January 3, 2017 — A nationally-recognized expert in HIV describes the University of Hawai’i (UH) medical school’s plan to bring new HIV diagnoses to zero statewide as “bold” and “cutting-edge”.
Dr. Douglas Nixon, of George Washington University, is Principal Investigator of the newly-funded, $28 million HIV Cure program grant “BELIEVE” (Bench to Bed Enhanced Lymphocyte Infusions to Engineer Viral Eradication) supported by the National Institutes of Health (NIH). He was in Hawai’i to speak at the “World AIDS Day” conference sponsored by the UH Center for AIDS. The conference followed the kickoff in 2015 of the Center’s “Hawaiʻi 2 Zero” iniative.
“I was super impressed by the ‘H-2-0’ program,” Dr. Nixon told UH Med Now. “I think it’s ambitious, it’s bold, it could really set the scene for the rest of the country and I find it fantastic that people here in Hawai’i are taking this initiative.”
Nixon said the UH Center for AIDS World AIDS Day program, which featured updates from national and local HIV experts, showed that prevention is vital.
“Part of the whole cure program is to actually stop more people from getting infected in the first place and then we want to be able to improve antiretroviral therapies, we want to get more people onto therapy, we want to make sure it’s working, make sure they’re affordable,” Nixon explained.
He continued, “I think there’s progress in a lot of different areas and incrementally they will add up to bigger achievements. On a scientific perspective, I think we’re fortunate at George Washington University to have one of these Martin Delaney collaborations for cure research funded by the NIH, and those programs (give hope that) in the next five years (we should be) a little closer to that path.”
Nixon added, “Hawai’i is helping push the agenda and the program that Cecilia (Shikuma, MD), Bruce (Shiramizu, MD) and Lish (Lishomwa Ndhlovu, MD, PhD) are doing here along with the (Hawai’i State) Department of Health is really cutting-edge and so its really nice to see that and I hope that program in Hawai’i will continue.”
Also visiting Hawai’i for the World AIDS Day conference was Julie Dombrowski, MD, MPH, Assistant Professor of Medicine and Allergy & Infectious Diseases at the University of Washington (UW). She is Deputy Director for Clinical Service at the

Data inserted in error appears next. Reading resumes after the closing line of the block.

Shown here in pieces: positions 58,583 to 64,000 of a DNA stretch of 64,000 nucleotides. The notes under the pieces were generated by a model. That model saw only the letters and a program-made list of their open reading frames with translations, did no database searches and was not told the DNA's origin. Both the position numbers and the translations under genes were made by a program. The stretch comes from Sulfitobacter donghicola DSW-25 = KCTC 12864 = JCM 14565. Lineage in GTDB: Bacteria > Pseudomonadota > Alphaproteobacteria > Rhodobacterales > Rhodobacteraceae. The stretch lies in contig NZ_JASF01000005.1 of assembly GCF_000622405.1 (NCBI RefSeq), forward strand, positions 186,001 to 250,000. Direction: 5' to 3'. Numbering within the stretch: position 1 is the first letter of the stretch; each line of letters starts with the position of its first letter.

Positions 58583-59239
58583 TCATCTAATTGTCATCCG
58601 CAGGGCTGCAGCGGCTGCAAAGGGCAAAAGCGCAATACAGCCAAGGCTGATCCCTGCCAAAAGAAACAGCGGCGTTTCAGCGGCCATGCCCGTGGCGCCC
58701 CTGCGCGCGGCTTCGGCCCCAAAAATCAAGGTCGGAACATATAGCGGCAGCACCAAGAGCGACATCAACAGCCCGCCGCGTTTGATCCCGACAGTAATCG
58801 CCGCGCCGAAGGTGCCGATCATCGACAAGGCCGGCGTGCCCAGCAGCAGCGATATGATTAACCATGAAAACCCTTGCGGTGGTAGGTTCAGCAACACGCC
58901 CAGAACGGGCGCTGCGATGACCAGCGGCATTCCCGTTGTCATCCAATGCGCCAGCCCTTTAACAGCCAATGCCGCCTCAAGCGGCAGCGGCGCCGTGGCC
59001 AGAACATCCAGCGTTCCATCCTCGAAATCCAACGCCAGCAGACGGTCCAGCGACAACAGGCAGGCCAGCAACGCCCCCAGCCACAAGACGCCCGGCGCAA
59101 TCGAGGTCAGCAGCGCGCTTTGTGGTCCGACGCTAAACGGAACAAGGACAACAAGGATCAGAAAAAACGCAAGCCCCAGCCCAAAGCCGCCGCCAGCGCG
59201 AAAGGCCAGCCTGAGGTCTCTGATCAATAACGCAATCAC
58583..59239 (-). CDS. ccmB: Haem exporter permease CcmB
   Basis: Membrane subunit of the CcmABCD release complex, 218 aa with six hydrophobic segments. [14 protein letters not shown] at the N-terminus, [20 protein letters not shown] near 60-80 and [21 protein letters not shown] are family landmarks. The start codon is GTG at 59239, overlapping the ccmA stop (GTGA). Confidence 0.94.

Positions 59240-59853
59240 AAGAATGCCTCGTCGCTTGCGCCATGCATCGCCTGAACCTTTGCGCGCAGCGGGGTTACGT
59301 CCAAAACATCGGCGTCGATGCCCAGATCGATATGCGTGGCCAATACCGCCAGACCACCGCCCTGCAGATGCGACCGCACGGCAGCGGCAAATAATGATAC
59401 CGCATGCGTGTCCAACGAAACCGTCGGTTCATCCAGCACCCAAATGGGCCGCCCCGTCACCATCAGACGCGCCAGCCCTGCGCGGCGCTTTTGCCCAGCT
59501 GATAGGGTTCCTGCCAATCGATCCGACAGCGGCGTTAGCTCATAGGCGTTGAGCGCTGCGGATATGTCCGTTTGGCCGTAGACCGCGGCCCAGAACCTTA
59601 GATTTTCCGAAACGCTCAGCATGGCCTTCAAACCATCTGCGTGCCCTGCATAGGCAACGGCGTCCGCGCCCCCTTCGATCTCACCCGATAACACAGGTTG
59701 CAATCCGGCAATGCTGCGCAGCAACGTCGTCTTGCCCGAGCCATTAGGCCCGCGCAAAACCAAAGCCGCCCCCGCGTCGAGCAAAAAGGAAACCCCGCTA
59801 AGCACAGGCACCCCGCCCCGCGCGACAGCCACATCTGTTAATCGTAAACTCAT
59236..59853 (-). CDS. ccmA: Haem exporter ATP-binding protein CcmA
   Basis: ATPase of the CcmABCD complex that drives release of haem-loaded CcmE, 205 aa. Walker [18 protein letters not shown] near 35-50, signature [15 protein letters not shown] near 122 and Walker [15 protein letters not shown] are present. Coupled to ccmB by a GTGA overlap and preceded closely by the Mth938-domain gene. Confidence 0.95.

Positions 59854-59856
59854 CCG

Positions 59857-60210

Seattle & King County HIV/STD Program and Co-Director of the UW Public Health Capacity Building Center.
Dr. Dombrowski’s research focuses on the delivery of HIV and STD clinical services and population-based approaches to improving the HIV care continuum. She is the Medical Director of the Public Health – Seattle & King County STD Clinic and oversees the King County HIV Care and ART Promotion Program, a project to improve engagement in HIV care and antiretroviral use in King County. She conducts capacity-building assistance with health departments throughout the U.S. to improve HIV prevention and care activities.
“I was very fortunate to be invited and to be here today,” said Dombrowski. “The HIV care continuum is a concept of making sure that we find everybody who’s infected with HIV to get people diagnosed into care, stay in care, and access the treatment they need and that’s a key part of making sure that people with HIV live longer and that we can prevent new infections.”
Dr. Dombrowski conducts capacity-building assistance with health departments throughout the U.S. to improve HIV prevention and care activities.
Over the past five years, approximately 80-100 newly diagnosed cases of HIV have been reported annually in Hawaiʻi. That’s a number the University of Hawaiʻi Center for AIDS wants to see fall to zero. The center, part of the medical school, embraced that cause last year, launching the “Hawaiʻi to Zero” campaign.
CONFERENCE PHOTOS BY AMANDA SHELL: Click here to view.
Led by Peter Whiticar and Tim McCormick of the Hawai’i State Department of Health Harm Reduction Services Branch, and Heather Lusk, Director of the CHOW (Community Health Outreach Work) to Prevent AIDS Project, Dr. Dombrowski and the University of Hawai’i researchers joined community stake holders from O’ahu and the neighbor islands in discussions on how best to lower these statistics.
UH research that is planned to help with prevention include “treatment as prevention” efforts to step-up wrap-around services and assist re-linking to care for vulnerable HIV-infected patients was described by Dr. Jack Barile, Department of Psychology, UH Mānoa College of Social Sciences.
Dr. Frank Wong, Department of Tropical Medicine, JABSOM), outlined efforts to maximize use of PrEP (Pre-exposure prophylaxis for HIV negative patients at risk for HIV).
In the HIV cure arena, Dr. Douglas Nixon from George Washington University updated the community on new developments in HIV cure research. He is Principal Investigator of the newly funded, large HIV Cure program grant ‘BELIEVE’ (Bench to Bed Enhanced Lymphocyte Infusions to Engineer Viral Eradication) from the National Institute of Health (NIH).
UH’s own researcher Dr. Lishomwa Ndhlovu (Department of Tropical Medicine, JABSOM) spoke about the University of Hawaiʻi’s own efforts in HIV cure research made possible by a recently awarded NIH grant.